5 Tips for Writing a Strong Short Story – My Guest Post on The One Year Adventure Novel Blog


This week, I am very excited to be featured on Blog The Adventure the official blog of the One Year Adventure Novel by Daniel Schwabauer. One Year Adventure Novel is an absolutely amazing writing curriculum. If you haven’t heard of it, I highly suggest you give it a look. you can find more about it here. In addition to hosting my article, Blog The Adventure also has loads of helpful advice and tips, so go check them out! Here’s an excerpt from the post:

In many ways, writing short stories can be daunting for beginning writers. A non-writer may equate shorter with easier, but a writer?… How in the world do you tell a story in only 7,300 words?!

For a long time I did not even try because I believed failure was inevitable. But once I actually forced myself to give it a go, I realized that it’s really a lot less intimidating than it seems!

I’ve now successfully written several short stories. Along the way, I discovered 5 tips that I hope you will find helpful in your own short story endeavors.

You can read the entire article here: 5 Tips for Writing a Strong Short Story

photo credit: writing by Vassilis via photopin license (Dimensions adjusted, border added)


17 Ways to Bore Your Reader on the First Page – Guest Post by Emily Tjaden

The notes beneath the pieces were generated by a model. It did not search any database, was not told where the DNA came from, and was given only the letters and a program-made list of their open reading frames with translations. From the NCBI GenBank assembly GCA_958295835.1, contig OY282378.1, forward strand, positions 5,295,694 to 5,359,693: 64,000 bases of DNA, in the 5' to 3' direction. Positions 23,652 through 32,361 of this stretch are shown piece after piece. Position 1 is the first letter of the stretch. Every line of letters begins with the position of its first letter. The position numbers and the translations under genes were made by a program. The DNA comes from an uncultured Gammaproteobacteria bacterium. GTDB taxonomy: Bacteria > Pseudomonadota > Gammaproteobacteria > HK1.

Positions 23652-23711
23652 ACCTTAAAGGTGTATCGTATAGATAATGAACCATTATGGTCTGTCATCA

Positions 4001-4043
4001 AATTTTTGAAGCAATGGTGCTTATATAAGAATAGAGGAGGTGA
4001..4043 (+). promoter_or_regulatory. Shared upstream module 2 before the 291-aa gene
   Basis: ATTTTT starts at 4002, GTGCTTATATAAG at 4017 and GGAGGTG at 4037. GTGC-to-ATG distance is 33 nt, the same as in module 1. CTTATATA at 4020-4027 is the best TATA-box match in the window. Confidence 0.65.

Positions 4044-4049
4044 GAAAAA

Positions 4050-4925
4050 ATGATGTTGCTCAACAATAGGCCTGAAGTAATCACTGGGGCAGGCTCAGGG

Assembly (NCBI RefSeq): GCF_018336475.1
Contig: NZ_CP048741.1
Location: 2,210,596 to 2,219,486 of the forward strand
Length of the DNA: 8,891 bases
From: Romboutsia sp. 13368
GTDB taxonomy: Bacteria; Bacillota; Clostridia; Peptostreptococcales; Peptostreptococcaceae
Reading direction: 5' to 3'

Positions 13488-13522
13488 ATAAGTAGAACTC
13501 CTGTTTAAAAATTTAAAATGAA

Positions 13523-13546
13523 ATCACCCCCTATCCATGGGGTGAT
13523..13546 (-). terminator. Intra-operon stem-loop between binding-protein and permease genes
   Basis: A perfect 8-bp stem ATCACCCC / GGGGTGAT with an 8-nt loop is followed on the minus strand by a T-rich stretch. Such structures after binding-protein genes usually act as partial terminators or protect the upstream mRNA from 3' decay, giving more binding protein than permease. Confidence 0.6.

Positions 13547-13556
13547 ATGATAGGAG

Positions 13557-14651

Let’s face it: first pages are hard. First chapters are hard. First sentences are hard. Why? Because they are supposed to act like bait. They’re what’re going to hook your reader and drag them into the rest of the story. As a writer, your job description is pretty much a fisher of readers. And nobody ever said fishing was easy.


In fact, fishing is really, really hard. I’m not trying to sound discouraging; it’s just the truth. Fishing takes patience, practice, and a whole lot of dedication. Many times, readers (including myself) never make it past the first page, let alone the first chapter of a novel. I’m going to turn off my novelist self for a few minutes and talk to you guys as a reader.

Sometimes novelists wonder what makes us put down their books before we’ve given them a chance. But I’m going to tell you a secret: readers aren’t nice people. We’re not going to read a book we aren’t totally fascinated by just because we want to give the author a chance. It doesn’t work that way. That makes the author’s job even harder, because now they have to learn to hook people who don’t want to be hooked. Continue reading